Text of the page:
Giving a piece of yourself and your hurt opens up the way for someone else to share their own. Whether small or big, realizing that we all have our problems and doubts proves that we’re all only human. But the problem is that this takes courage. Maybe you're embarrassed to admit that your life isn't picture perfect. Maybe you're embarrassed to say that maybe I can't handle this alone. Maybe you don’t even believe that anyone would care to listen or understand what you’ve been through.

Not every pain can be dealt with in the open. Sometimes the cut is too deep to be shared with many others, but there should always be someone to tell. And the end result may be two people who are closer to each other than before. The more I open up, the easier it gets to say everything out loud. Part of getting over is accepting and going over what you've experienced. Sharing is like giving away a small portion of the hurt that you’ve been holding and giving it away for someone else to take care of for you.

But what responsibilities does this place on us as the receivers of someone else’s trust? Many of us have obviously read about the hardships that people go through without anyone’s help. Social media is bursting with stories of those bullied at school or struggling with finances alone. But how many of us have really stopped, looked a minute at our closest and dearest and seen just a slight shadow in their eyes or heard a slight falter in their voice. Have we stopped and looked that person in the eyes, and asked them “How are you really doing?”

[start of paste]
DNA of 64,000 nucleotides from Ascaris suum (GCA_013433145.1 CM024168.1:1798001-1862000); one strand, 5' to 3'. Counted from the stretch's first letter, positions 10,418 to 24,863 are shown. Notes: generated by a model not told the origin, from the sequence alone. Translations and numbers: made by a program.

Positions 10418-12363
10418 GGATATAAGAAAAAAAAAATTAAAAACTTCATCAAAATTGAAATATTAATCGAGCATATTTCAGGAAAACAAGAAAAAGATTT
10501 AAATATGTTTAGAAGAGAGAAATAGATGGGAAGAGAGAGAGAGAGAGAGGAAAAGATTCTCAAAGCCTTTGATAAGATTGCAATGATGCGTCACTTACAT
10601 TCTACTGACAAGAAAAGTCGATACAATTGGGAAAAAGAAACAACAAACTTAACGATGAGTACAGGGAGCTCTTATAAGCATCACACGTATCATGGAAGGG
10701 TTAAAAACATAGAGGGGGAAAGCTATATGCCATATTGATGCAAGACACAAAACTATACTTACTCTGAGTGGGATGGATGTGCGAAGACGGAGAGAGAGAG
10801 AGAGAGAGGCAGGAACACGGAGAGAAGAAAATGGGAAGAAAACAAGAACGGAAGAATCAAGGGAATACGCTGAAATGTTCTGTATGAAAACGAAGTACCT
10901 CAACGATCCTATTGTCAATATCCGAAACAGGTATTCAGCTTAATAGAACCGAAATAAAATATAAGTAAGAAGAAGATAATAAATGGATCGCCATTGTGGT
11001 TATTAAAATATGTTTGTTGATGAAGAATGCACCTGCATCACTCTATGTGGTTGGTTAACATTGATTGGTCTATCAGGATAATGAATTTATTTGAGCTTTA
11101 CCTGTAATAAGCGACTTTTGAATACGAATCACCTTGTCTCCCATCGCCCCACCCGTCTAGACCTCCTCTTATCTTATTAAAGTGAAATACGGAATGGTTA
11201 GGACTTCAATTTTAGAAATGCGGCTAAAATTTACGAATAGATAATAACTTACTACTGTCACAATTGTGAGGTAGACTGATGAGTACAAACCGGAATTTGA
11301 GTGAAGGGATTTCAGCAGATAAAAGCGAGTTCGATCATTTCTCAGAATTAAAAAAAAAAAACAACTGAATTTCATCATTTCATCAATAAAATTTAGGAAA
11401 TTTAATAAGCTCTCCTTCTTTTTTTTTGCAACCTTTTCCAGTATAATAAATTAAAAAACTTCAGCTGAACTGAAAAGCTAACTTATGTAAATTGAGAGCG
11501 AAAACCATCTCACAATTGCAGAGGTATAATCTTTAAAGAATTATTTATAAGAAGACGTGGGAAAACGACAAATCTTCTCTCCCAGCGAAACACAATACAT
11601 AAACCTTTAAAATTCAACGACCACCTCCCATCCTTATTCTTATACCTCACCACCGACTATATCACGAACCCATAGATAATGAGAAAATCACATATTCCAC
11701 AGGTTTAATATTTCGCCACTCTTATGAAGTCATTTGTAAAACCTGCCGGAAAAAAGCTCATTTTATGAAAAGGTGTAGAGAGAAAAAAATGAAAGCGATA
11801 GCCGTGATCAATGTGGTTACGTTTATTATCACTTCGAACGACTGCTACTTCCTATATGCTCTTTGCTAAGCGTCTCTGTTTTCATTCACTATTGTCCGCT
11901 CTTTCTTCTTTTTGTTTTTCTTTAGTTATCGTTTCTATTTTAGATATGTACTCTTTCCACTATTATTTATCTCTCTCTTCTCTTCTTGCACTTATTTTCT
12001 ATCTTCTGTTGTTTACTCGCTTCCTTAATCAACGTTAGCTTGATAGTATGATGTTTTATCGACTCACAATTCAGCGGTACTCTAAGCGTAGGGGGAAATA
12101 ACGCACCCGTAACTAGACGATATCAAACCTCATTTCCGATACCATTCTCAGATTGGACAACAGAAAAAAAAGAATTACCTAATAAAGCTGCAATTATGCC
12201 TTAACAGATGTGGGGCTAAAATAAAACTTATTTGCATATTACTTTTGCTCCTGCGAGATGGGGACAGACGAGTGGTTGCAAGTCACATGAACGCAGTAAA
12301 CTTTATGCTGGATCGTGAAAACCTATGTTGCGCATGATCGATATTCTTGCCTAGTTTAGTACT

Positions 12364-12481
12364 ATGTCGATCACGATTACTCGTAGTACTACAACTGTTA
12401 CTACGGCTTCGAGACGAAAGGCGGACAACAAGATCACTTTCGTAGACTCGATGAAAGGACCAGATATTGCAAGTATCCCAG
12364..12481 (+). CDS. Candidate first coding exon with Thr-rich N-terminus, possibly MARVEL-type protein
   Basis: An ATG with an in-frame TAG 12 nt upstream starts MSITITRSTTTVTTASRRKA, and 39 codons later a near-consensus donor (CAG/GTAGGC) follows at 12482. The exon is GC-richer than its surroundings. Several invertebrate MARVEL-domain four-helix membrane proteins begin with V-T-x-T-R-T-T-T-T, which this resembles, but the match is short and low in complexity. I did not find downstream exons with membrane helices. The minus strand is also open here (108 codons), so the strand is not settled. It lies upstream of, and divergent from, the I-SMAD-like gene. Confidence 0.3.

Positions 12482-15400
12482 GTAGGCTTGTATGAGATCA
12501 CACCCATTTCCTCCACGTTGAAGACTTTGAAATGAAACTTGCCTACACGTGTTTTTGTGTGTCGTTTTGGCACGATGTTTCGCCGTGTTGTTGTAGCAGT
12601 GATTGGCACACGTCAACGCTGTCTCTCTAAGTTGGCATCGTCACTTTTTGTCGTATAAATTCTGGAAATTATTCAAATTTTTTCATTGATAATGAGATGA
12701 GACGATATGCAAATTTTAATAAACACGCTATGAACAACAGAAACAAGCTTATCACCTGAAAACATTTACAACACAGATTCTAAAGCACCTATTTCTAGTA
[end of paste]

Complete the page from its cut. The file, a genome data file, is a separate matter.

Many of us shy away from other people’s problems thinking we don’t want to intrude, we don’t want to make a fuss, what if we hurt their feelings by prying etc etc etc. Maybe you even honestly just feel too uncomfortable. But maybe it’s not all that hard, just maybe, all that person needs is that small question, “are you okay?”.

In the midst of problems – big or small – it is incredibly hard to take even a small step towards reaching out to others. In a difficult situation, the human instinct is simply to hold on and try to survive. We fear opening up will make us vulnerable. We share some of our deepest feelings and lay ourselves bare for others to judge. Expressing our fears exposes what we hold most important and it is then up to our listener to decide how they handle our inner self, our self-confidence and thoughts. Do they meet us with contempt, ridicule and a pat on the back to “cheer up” or with sincere concern, the ability to just listen and then perhaps understand even just a little bit of what we have been going through?

Many of us may not even have realized how much we’ve been going through, how much we’ve been fighting just to hold on until someone stops us to ask “how are you holding up?”. In the midst of a wonderful summer vacation, on a girl’s night with good friends, a friend’s simple question wakens feelings I have been holding in the back of my mind and bit by bit I cry my soul clean.

I'm not afraid to admit: I'm not perfect, and never will be, my problems will only make me stronger in the end. One cold shoulder won’t keep me from taking a risk and sharing with others how I have felt, no matter how much every indifferent gaze sears my pride.

Photography, Social Media and Me: A Love Story